Those wronged may have a duty to give up control of proceedings in order to provide this protection Tadros c, — These remarks suggest an alternative to the communitarian view. According to the alternative, the secondary duties of concern in civil and criminal proceedings are typically one and the same. Call this the imperfectionist view. What is distinctive of criminal law, on this view, is not its function but its mode of functioning: What is distinctive about criminal law, they claim, is that it publicly censures or condemns.
This expressive function is sometimes associated with criminal punishment Husak , 92— Because other bodies of law sometimes punish, and because punishment typically—perhaps necessarily—expresses censure Feinberg , the expressive function is at least partly shared. But the message sent by criminal law is not sent only at the sentencing stage. Though additional detail may generate the same conclusion in the case of a civil verdict, such detail is not required in the case of criminal conviction.
If this is right, the distinctiveness of criminal law turns out not to consist in the fact that it provides for punishment. It turns out to consist at least in part in the provision of a technique for condemning wrongdoers which does not require that we punish in order to condemn. So far, we have focused on the functions criminal law fulfills in response to the commission of crime. We can see this by asking what success would look like for the criminal law.
Would criminal law have succeeded if all thieves and murderers were tried and punished? Or would it have succeeded if there was no theft or murder, because criminalization resulted in would-be thieves and murderers refraining from such wrongs?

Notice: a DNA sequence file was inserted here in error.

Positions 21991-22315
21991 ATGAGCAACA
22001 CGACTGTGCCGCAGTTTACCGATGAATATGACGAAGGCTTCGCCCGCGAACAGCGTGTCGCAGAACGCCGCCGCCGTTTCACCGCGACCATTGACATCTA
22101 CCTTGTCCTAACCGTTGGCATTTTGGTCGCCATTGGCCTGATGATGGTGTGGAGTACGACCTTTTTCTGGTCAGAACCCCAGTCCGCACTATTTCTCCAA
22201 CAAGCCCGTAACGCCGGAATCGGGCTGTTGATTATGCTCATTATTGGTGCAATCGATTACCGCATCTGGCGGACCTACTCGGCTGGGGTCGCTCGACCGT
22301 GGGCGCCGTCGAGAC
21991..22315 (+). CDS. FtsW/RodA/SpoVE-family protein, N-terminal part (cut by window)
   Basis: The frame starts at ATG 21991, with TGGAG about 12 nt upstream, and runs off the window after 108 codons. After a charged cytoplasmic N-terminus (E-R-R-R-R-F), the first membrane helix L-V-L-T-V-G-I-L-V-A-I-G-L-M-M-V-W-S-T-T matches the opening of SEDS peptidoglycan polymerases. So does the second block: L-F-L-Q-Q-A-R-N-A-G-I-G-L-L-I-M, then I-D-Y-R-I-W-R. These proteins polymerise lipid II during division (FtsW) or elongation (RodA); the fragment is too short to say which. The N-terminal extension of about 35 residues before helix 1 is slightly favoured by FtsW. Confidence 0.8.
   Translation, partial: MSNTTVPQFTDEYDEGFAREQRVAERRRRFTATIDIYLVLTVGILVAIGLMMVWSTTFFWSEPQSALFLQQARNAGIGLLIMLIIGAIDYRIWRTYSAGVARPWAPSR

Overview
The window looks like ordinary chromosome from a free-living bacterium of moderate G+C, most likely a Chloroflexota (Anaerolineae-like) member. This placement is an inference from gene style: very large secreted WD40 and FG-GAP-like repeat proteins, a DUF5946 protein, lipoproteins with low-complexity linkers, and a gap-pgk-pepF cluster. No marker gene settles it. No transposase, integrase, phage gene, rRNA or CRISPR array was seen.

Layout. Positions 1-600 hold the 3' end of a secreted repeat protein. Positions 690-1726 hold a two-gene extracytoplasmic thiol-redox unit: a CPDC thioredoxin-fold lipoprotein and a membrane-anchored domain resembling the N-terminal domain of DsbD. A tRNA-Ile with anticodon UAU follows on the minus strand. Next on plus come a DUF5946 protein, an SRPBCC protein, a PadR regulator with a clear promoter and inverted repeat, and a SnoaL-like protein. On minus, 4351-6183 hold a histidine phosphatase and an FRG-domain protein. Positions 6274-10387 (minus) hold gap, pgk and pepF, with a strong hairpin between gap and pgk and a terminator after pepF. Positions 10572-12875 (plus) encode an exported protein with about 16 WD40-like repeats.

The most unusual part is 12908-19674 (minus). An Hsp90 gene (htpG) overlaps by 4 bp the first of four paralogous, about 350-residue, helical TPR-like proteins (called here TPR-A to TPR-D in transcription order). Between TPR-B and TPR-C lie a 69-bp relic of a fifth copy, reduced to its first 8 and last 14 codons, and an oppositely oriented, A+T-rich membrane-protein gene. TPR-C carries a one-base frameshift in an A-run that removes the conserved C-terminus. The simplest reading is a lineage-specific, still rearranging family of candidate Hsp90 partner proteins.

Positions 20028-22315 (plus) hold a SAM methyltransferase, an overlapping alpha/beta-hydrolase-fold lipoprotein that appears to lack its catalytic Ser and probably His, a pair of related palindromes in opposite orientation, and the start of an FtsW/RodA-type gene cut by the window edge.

Notice that to pose these two questions as alternatives is not to deny that punishment might be justified in preventive terms. It is rather to suggest that resorting to punishment to achieve prevention is already a partial failure for the criminal law.
It is a failure to deter those who, ex hypothesi , have already committed criminal offences. Had the creation of those offences been an unqualified success, there would have been nothing for which to punish anyone.
Call this the preventive view. Defenders of this view need not say that we should enact whatever laws will achieve the most prevention. That cutting is the function of knives does not entail that knife-holders are justified in cutting whatever they see. Holders of the preventive view can, in other words, accept the existence of constraints on prevention, that are not themselves justified in preventive terms Hart , 35— What they cannot accept is a positive case for criminal law that is not preventive.
Some hold a mixed view that combines elements of those considered above Alexander and Ferzan , 3—19; Simester and von Hirsch , 3—18; Tadros , — One way to construct such a view is by distinguishing between primary and secondary functions. Primary functions are those that, when all else is equal, we have most reason to want the law to fulfil.
Secondary functions are those we have reason to want the law to fulfil if it fails to fulfil its primary functions. Ceteris paribus , we have most reason to want criminal law to bring about a world in which wrongs like theft or murder do not occur.
Failing that, we have reason to want criminal law to call thieves and murderers to account, and to punish those who have no adequate account to offer. There is some scepticism about mixed views. For some, the worries are conceptual.